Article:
Every once in a while, and all too seldom, I come across an book that takes me to a new vantage of understanding. Maybe it opens up a new field of knowledge I’d never discovered. Maybe it answers a question that I’d been unable to answer on my own. But these books are real gems, the sorts of things that I mull over and chew on because there are so many good and useful ideas inside.
Guns, Germs and Steel is one of those kind of books. In this case, it answered a question that I’d been wondering for a long time. I’d phrased it like this, “What is up with Africa?”
Africa seems to be perennially fucked. They seem to be cyclically starving to death, they seem to have massively corrupt and uncaring goverments. They always need water and medicine.
Other places don’t seem to be starving to death all the time. Why Africa? What’s the real roots of the problem?
GG&S deals with that. And they deal with an even bigger issue: why the peoples from some areas conquered other peoples in different areas.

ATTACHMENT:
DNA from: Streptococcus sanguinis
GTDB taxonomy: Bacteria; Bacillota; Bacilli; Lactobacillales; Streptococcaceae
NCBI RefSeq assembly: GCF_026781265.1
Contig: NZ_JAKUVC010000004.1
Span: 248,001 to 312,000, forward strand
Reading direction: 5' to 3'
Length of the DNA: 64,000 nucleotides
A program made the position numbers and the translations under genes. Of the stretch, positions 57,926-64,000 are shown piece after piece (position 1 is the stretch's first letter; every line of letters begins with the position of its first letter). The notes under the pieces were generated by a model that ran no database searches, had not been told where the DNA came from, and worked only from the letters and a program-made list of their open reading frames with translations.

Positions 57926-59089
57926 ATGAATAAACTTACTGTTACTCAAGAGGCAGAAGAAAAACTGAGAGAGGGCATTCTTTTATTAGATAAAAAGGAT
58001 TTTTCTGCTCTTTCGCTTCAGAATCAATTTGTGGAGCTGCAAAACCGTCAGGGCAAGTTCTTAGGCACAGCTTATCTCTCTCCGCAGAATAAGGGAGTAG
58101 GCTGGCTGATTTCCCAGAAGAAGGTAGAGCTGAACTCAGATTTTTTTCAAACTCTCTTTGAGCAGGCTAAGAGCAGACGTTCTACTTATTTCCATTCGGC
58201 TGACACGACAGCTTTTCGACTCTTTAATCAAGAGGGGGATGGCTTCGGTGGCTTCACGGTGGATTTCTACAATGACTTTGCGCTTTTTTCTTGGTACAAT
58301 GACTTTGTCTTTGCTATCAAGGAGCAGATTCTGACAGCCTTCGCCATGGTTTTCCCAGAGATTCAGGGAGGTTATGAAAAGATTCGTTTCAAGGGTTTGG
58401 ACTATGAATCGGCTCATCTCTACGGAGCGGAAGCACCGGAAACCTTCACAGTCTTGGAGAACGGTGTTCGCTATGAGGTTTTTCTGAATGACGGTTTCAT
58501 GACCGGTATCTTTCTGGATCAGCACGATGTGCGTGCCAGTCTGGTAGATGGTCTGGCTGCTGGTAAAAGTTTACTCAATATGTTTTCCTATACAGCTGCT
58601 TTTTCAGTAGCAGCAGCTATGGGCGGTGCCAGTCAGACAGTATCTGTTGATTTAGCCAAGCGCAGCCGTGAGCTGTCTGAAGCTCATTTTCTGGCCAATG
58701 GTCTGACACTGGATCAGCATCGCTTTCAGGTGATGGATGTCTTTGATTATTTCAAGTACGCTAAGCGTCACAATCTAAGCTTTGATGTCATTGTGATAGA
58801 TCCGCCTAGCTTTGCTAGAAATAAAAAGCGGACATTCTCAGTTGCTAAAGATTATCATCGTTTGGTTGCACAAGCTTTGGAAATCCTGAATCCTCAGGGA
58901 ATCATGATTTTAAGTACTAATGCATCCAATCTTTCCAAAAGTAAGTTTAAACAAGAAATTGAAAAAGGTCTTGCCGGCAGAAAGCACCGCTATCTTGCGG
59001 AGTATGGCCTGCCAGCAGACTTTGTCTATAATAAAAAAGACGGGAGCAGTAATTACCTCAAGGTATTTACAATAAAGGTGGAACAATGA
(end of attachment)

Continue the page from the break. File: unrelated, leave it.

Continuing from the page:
THAT is another question I wonder about.
Why did some peoples colonize and others BE colonized?
GG&S breaks it down into some really practical and understandable elements. To generalize: some people were better fed. And they were better fed because they had better food around.
Some PLACES had better food available than others. As enticing as it is to consider the people group to which I belong as superior, there are actually circumstantial and incidental reasons having to do with LOCATION that makes one group successful over another.
That’s a real, practical and effective argument against racism as well. Another advantage to reading this book!
It won a Pulitzer, as well it deserved. I would hope that this book would go on to be read by students and others for years and years to come.
To me, it was not hard to read. As technical as some of the subject matter became, the author made it very relevant to the reader.
Also, it gave me some new trains of thought about how to manage the future. We are all in this together, all of us humans from all over the world. We inter-relate a lot, and it would be best to understand the past so that we can make wise decisions about the future.
I can hardly stop talking about this book to all the people I know. It was very exciting to read it.Powered by Sidelines